Figure 5.

Map of exposition (in colors) and population density (pixels in black) for Venezuela. After Guenni et al. [11]

On the other hand, in order to compute flood risk probabilities, hazard probability maps must be produced (also in terms of intensities). In this case, Torres and Muñoz [12,13] have suggested a methodology based on hindcasts involving an off-line coupling of a regional climate model, a process-based hydrological model and a routing model.

The Climate Weather Research and Forecasting model (CWRF) was used to simulate 13 years (1996-2008) of data, paying special attention to the Vargas disaster atmospheric conditions. Rainfall and maximum and minimum temperatures were bias corrected using observed values. Then they were used as input data along with soil properties and vegetation parameters for the Variable Infiltration Capacity model (VIC). This energy and mass balance model was finally coupled to the Lohmann routing model to produce realistic stream flows that adequately considered the local topography (for details about the different models and procedures see [2,12,13] and references therein). Simulation outputs were consistent with the flooding event of December 1999. The study was able to reproduce how long rains, along with low evapo-transpiration due to high cloudiness, contributed to saturate soil layers. Moreover, the study was able to identify critical values (see Figure 6) in order to establish “yellow” and “red” alerts in the Vargas flood early warning system, using the statistics obtained for the 13 years simulation and local stream flow data provided by the National Weather Service. Model outputs were then used to create hazard probability maps in terms of hazard intensity.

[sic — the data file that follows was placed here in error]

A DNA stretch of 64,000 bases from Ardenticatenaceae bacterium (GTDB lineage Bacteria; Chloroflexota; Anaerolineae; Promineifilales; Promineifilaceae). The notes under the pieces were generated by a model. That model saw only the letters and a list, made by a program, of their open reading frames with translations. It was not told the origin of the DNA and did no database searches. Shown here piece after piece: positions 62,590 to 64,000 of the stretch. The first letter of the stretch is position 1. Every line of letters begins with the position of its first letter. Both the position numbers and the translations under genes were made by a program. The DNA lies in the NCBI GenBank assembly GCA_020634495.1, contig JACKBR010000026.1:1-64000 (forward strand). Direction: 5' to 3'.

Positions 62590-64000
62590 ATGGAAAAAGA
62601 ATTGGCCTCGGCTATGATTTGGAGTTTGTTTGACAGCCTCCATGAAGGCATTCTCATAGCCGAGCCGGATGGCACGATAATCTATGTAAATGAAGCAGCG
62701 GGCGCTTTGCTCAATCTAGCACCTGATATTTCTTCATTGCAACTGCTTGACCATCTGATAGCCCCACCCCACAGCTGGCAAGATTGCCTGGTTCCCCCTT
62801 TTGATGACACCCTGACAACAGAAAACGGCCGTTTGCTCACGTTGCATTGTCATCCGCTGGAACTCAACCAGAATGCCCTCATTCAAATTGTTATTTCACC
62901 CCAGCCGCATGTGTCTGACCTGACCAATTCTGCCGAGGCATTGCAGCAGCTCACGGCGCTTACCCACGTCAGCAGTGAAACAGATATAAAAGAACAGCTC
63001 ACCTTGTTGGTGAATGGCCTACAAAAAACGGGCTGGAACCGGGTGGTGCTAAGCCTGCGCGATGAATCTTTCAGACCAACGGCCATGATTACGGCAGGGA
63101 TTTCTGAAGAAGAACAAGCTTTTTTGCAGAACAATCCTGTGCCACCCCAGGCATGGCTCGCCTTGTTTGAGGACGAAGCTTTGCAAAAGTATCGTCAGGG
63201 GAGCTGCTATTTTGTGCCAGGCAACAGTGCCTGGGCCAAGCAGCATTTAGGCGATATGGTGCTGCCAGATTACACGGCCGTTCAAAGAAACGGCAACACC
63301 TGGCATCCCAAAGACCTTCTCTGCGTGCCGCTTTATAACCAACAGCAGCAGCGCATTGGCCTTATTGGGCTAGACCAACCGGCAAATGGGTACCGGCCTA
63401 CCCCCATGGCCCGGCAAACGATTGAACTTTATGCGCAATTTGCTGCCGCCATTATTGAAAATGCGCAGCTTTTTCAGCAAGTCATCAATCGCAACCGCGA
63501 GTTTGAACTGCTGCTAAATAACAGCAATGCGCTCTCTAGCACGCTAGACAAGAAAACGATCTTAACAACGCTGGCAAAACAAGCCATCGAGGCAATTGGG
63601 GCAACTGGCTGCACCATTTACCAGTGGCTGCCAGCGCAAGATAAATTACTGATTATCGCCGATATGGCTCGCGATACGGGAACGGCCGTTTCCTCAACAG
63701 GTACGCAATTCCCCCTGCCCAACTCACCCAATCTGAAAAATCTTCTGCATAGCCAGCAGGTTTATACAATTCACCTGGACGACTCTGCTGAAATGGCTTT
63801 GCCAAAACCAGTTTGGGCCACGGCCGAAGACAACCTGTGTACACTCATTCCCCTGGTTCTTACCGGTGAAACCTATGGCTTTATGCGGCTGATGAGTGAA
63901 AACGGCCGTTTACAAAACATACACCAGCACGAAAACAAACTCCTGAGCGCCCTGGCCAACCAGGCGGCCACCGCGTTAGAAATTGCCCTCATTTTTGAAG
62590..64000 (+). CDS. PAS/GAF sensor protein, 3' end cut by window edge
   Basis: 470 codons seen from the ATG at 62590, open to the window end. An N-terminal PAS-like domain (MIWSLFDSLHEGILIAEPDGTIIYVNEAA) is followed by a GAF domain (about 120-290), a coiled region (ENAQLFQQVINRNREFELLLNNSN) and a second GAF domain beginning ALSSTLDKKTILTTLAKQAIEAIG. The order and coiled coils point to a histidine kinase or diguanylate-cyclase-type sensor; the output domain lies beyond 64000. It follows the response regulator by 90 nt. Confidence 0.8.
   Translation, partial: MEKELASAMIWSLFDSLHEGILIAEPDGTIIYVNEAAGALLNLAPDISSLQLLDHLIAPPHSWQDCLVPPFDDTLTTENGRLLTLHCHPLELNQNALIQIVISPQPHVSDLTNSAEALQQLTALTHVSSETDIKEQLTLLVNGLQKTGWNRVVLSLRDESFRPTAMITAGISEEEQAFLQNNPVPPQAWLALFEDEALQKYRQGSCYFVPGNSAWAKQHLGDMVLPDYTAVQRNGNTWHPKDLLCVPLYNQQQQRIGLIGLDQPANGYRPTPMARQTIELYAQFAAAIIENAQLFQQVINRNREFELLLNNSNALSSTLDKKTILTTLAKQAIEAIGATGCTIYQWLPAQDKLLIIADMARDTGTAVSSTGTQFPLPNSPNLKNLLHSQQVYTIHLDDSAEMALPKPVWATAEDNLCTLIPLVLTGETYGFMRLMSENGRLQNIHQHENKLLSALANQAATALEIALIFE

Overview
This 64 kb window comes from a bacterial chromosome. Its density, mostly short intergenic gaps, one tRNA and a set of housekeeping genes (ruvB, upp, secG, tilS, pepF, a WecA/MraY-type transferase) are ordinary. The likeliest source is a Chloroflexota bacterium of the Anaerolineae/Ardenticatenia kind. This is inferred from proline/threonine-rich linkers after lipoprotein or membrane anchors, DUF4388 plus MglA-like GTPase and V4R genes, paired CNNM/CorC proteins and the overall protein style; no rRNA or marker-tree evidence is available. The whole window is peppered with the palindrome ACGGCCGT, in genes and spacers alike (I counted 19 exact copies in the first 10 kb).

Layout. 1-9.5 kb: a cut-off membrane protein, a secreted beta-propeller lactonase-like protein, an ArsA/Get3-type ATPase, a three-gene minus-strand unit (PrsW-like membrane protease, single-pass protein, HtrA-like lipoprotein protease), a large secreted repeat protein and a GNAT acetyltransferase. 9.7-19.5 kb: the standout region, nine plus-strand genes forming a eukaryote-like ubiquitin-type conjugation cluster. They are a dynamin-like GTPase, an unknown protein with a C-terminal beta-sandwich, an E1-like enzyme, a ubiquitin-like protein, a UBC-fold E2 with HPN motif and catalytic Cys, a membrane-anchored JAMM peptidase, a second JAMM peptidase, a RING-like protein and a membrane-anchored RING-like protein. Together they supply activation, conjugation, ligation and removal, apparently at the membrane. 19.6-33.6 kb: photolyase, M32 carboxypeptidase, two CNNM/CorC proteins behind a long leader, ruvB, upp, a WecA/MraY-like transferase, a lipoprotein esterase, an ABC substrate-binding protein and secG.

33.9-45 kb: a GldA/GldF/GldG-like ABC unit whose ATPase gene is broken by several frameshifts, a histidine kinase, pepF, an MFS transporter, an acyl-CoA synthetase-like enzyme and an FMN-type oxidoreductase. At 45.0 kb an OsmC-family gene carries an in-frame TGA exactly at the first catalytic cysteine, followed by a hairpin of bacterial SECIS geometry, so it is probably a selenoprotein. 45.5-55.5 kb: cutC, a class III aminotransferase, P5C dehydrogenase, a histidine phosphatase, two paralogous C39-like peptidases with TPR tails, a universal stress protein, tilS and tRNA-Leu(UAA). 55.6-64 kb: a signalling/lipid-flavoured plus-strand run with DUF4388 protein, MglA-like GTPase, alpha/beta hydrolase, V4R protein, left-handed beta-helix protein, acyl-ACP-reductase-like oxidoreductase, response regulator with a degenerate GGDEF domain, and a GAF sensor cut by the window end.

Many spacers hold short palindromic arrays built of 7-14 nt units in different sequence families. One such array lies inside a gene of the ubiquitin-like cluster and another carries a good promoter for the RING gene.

Figure 6.

Figure 6: Caraballeda’s simulated runoff time series for the Vargas disaster event using CWRF, VIC and the Lohman routing model (see main text). The runoff has been normalized using the standard deviation. The critical day (December 19th, 1999) corresponds to simulation day 62 in this plot. The yellow and red lines at 2σ and 2.3σ, respectively, were defined as the “yellow” and “red” alerts in the designed early warning system. (After Torres and Muñoz [12,13])